GOLD PRICES sank at their fastest pace 4 months Friday lunchtime in London, retreating below $1350 per ounce – and erasing all the week’s previous 1.2% gains vs the Dollar – after the US reported much stronger-than-expected jobs growth for July.
US non-farm payrolls expanded by 255,000 on the government’s first estimate, way above analysts’ consensus forecast of 180,000.
Added to June’s upwardly revised 292,000 – the strongest in 8 months – that makes for the strongest 2-month US jobs growth of 2016 to date on the Bureau of Labor Statistics’ data.
Unemployment held at 4.9% however as the number of people in the jobs market rose, with some 7.8 million seeking work – a figure showing “little movement since August of last year.”
Initially dropping $15 per ounce from London’s morning benchmark price – formerly known as the Gold Fix – wholesale bullion headed for its sharpest intra-day fall since April Fool’s Day, when stronger-than-expected US jobs data saw gold drop $18 to trade $130 below current levels.
May’s US jobs report – released on Friday 3 June, and the weakest print in 6 years – then saw gold’s 6th strongest Fix-to-Fix gain of the last half-decade, adding almost $30 per ounce to the global benchmark.
Gold priced in non-US currencies held firmer on Friday, gaining 0.5% for the week against the Euro and adding 1% from last weekend for UK investors after the Bank of England cut its key interest rate to a new all-time historic low and unveiled up to £170 billion ($220bn) of new quantitative easing money-creation and asset purchases.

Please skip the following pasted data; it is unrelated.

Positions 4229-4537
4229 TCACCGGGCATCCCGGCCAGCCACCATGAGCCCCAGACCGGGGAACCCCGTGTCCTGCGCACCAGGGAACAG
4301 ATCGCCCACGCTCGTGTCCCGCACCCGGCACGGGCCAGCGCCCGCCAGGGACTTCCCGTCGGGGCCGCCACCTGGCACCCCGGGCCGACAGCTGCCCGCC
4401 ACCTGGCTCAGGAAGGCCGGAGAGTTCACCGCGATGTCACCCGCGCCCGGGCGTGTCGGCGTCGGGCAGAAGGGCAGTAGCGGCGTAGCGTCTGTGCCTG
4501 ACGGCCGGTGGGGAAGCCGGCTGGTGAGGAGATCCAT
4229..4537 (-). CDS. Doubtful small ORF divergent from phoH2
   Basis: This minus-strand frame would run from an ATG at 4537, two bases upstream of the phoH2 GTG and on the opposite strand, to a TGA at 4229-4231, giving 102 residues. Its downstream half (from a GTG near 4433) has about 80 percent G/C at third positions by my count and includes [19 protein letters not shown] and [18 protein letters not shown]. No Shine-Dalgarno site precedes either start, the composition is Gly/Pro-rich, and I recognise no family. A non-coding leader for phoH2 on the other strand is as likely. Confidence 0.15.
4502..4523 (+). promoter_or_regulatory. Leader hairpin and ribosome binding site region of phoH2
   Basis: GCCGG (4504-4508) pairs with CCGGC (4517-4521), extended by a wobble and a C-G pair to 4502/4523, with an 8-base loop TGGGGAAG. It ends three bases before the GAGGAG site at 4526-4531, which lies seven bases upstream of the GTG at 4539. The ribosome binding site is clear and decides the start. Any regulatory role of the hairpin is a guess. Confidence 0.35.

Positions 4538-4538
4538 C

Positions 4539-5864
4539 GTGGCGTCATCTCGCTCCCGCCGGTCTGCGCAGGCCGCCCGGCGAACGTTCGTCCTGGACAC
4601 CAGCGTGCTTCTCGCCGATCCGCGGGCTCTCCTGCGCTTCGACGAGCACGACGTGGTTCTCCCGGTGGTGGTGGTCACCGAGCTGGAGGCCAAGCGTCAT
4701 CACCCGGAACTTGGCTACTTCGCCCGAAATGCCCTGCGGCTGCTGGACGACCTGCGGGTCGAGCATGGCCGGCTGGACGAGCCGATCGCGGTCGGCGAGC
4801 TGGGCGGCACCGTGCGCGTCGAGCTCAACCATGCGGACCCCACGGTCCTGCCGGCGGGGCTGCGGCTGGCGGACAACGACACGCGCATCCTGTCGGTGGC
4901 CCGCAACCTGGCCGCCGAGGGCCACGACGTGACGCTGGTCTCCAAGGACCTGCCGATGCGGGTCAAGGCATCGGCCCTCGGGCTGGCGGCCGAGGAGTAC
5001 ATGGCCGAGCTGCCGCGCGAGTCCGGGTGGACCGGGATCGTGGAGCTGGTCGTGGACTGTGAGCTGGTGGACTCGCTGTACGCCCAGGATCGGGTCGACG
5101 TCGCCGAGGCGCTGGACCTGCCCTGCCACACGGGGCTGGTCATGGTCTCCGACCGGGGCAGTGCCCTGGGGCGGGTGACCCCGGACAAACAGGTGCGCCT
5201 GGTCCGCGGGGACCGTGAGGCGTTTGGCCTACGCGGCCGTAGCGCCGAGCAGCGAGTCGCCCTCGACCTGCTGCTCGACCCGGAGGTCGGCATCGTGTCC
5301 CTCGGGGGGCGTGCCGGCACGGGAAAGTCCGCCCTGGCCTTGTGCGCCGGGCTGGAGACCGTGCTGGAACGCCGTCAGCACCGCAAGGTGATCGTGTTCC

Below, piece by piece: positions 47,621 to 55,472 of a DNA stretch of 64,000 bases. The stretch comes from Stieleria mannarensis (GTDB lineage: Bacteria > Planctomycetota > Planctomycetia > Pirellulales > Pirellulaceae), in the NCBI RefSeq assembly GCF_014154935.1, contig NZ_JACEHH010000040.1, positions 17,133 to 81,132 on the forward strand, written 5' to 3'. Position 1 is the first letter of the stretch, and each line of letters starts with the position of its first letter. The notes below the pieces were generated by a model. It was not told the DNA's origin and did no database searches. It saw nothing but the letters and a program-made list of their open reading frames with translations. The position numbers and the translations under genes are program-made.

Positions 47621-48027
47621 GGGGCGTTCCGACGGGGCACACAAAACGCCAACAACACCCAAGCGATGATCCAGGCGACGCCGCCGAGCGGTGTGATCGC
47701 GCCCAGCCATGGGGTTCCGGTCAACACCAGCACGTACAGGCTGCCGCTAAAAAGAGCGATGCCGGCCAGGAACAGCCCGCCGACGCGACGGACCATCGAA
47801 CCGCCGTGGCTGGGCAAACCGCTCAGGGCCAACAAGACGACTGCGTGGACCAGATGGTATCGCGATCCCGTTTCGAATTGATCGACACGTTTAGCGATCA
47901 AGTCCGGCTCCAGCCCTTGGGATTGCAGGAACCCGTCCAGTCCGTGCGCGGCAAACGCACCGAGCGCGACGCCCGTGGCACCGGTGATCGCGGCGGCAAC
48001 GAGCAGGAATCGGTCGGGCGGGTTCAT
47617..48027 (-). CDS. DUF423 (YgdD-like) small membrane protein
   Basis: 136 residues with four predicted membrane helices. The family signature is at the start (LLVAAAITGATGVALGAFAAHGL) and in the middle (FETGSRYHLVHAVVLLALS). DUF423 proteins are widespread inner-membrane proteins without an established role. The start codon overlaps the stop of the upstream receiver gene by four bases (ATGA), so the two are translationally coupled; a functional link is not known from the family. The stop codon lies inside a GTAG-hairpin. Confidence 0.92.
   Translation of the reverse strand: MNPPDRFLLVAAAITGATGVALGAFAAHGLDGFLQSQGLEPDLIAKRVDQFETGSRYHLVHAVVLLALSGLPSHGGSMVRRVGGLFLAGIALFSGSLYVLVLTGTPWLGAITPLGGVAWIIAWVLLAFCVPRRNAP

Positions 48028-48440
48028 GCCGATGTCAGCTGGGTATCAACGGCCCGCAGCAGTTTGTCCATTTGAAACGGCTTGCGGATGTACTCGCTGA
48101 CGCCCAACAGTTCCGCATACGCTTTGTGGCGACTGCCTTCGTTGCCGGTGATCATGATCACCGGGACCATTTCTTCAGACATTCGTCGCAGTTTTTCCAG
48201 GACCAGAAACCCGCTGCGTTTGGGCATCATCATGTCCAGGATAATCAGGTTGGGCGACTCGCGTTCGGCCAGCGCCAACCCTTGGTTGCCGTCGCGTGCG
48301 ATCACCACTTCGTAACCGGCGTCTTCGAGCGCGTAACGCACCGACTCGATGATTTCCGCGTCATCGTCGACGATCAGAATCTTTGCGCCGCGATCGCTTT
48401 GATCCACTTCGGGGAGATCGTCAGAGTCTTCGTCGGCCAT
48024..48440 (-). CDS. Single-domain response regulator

Bullion prices in Shanghai – where gold leasing deals by Chinese corporations to raise to loans are masking a 20% plunge in household gold demand – today neared last month’s new 3-year highs above CNY 290 per gram.
“The concept of a $15 rally on the back of a UK interest rate cut is a new one,” says long-time London broker David Govett at Marex Spectron of Thursday’s rise, “but in this day and age, markets behave very differently and one must adapt or perish!”
“The ultra-loose monetary policy pursued by many central banks,” says German finance group Commerzbank’s analysts, “should lend the gold price good support in our view.
“The Australian central bank cut interest rates [this week], the Bank of Japan and the ECB are continuing their bond purchases for the foreseeable future, and the US Federal Reserve will probably wait some time before implementing its next rate hike.”
Trading in US interest-rate futures today put the odds of a Federal Reserve hike to 0.75% at September’s meeting at 18%, double the odds forecast by trader positioning at Thursday’s close of business.
Silver meantime tracked and extended the drop in gold prices, losing 2% from last Friday’s finish to trade below $20 per ounce for the first time in over a week.
Adrian Ash runs the research desk at BullionVault, the physical gold and silver market for private investors online. Formerly head of editorial at London’s top publisher of private-investment advice, he was City correspondent for The Daily Reckoning from 2003 to 2008, and is now a regular contributor to many leading analysis sites including Forbes and a regular guest on BBC national and international radio and television news. Adrian’s views on the gold market have been sought by the Financial Times and Economist magazine in London; CNBC, Bloomberg and TheStreet.com in New York; Germany’s Der Stern and FT Deutschland; Italy’s Il Sole 24 Ore, and many other respected finance publications.